The principles of comfortable, healthy sitting can be applied to sitting in a chair. If the seat of a chair is tilted somehow, either by placing one inch blocks underneath the rear legs, or by placing a ‘wedge cushion’ (Tilt Seat™ cushion with stuffing pushed to the rear) on the seat, it becomes effective for autonomous sitting.

The floor cushions and benches have a few advantages–lower center of gravity, simple, easy for a large group, humble and ‘down to earth’– but some people have trouble getting up and down or assuming the positions which take greater flexibility. For this group, and others, we have created the Tilt Seat™. Also, somewhere between a Tilt Seat™ and a Zafu or Peace Bench is the “sky position”. The sitter is not as high as a chair or tilt seatª but not as low as a zafu or kneeling bench. The knees are lower than the hips, but still not touching the mat or floor. There is minimal stretch in the thighs and no pressure on the knees. Many have found the answer with this position, which can be achieved with either an extra large bench or a smile cushion or zafu with a support cushion under it.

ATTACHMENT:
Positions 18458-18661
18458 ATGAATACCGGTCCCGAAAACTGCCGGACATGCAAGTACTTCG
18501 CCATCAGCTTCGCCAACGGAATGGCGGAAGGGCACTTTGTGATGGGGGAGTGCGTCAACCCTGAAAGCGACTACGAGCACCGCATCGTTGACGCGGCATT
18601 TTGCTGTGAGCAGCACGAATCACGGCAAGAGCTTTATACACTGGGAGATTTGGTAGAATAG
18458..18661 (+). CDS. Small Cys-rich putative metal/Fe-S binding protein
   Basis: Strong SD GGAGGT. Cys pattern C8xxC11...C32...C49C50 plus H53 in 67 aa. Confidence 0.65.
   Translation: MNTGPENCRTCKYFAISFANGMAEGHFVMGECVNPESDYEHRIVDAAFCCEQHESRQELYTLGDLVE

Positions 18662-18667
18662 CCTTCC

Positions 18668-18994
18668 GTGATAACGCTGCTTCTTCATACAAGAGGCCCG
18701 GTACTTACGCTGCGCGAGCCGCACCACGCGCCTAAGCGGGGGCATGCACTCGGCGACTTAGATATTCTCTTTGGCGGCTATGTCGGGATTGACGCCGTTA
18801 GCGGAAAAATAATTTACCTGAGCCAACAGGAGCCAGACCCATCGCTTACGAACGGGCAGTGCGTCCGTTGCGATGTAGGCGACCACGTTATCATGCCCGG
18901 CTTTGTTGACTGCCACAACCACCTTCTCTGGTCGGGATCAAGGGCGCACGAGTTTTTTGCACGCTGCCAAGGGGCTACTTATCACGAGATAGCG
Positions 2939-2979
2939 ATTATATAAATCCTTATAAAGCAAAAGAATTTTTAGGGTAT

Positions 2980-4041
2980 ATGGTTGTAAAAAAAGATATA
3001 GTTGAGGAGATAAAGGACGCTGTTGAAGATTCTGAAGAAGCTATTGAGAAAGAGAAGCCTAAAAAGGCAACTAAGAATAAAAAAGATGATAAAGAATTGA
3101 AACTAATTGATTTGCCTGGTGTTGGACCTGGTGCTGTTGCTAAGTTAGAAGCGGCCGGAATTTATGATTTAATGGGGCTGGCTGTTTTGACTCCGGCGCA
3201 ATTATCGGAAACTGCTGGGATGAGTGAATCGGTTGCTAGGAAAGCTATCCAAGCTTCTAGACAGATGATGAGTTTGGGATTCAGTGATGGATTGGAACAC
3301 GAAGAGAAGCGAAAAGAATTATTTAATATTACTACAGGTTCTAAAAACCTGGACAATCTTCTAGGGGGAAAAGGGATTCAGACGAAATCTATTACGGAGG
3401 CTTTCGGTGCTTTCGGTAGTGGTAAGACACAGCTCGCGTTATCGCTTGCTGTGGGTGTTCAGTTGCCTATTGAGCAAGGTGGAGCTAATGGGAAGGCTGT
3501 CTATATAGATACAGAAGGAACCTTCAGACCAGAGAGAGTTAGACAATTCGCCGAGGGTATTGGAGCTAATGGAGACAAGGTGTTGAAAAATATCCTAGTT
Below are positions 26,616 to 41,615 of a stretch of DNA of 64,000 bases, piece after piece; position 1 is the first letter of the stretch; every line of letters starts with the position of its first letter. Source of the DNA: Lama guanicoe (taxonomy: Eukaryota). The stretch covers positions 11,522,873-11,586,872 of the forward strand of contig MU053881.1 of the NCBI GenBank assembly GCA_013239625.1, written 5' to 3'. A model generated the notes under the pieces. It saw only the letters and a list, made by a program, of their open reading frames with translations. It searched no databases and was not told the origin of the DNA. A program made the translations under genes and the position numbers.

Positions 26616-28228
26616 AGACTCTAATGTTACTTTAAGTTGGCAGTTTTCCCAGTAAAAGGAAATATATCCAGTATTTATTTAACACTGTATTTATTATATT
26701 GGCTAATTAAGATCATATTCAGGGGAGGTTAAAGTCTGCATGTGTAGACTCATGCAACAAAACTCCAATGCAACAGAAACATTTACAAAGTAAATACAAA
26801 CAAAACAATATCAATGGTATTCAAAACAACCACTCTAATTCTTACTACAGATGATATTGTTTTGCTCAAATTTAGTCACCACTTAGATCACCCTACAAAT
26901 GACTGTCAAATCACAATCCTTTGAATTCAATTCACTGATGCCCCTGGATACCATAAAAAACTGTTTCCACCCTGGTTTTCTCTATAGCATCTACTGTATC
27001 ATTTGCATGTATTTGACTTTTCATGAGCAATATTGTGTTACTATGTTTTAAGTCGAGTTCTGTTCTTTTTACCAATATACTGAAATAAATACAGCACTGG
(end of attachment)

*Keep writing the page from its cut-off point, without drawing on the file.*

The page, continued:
Click here for illustrated instructions on the different sitting positions.

After checking out the illustrated instruction on different positions click here for Live & Dare’s list of best cushions to try those positions out on. It’s a list of the best cushions, and that’s why Carolina Morning Design’s zafus are on it.

Back, Head, Shoulders

“Wise Use” of the body starts with the head. The head should be positioned “forward and up”. That means the chin should be parallel with the floor, so you can easily look down at a 45 degree angle to the floor. (Many people make the mistake of bending the neck up. This throws the whole back out of alignment.) Correct positioning of the head should help you naturally align you back.

You should feel a slight arch in your lower back. Play with the balance until you find a place that feels comfortable. Do not strain. When done properly this way of sitting is comfortable and effortless. Your ears and your shoulders should be on one vertical line. Relax your shoulders, and push up towards the ceiling with the back of your head. Also to gain strength in your posture, press your diaphragm down towards your hara, or lower abdomen. This will help you maintain physical and mental balance.